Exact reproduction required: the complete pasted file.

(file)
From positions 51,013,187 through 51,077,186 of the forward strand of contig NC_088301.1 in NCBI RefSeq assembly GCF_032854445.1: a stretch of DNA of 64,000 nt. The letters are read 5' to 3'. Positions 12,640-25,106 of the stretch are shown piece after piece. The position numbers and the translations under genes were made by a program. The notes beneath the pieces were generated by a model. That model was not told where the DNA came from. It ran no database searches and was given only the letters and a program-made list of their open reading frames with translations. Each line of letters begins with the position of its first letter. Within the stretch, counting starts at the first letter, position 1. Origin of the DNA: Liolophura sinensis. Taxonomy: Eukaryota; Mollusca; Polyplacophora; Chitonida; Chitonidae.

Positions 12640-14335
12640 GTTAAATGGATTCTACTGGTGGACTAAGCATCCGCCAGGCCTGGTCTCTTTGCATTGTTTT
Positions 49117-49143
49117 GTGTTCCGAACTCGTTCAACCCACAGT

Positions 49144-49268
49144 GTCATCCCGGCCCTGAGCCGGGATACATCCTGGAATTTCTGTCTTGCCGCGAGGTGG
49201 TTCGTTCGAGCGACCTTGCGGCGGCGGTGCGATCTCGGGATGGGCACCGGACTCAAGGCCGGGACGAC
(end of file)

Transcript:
From positions 51,013,187 through 51,077,186 of the forward strand of contig NC_088301.1 in NCBI RefSeq assembly GCF_032854445.1: a stretch of DNA of 64,000 nt. The letters are read 5' to 3'. Positions 12,640-25,106 of the stretch are shown piece after piece. The position numbers and the translations under genes were made by a program. The notes beneath the pieces were generated by a model. That model was not told where the DNA came from. It ran no database searches and was given only the letters and a program-made list of their open reading frames with translations. Each line of letters begins with the position of its first letter. Within the stretch, counting starts at the first letter, position 1. Origin of the DNA: Liolophura sinensis. Taxonomy: Eukaryota; Mollusca; Polyplacophora; Chitonida; Chitonidae.

Positions 12640-14335
12640 GTTAAATGGATTCTACTGGTGGACTAAGCATCCGCCAGGCCTGGTCTCTTTGCATTGTTTT
Positions 49117-49143
49117 GTGTTCCGAACTCGTTCAACCCACAGT

Positions 49144-49268
49144 GTCATCCCGGCCCTGAGCCGGGATACATCCTGGAATTTCTGTCTTGCCGCGAGGTGG
49201 TTCGTTCGAGCGACCTTGCGGCGGCGGTGCGATCTCGGGATGGGCACCGGACTCAAGGCCGGGACGAC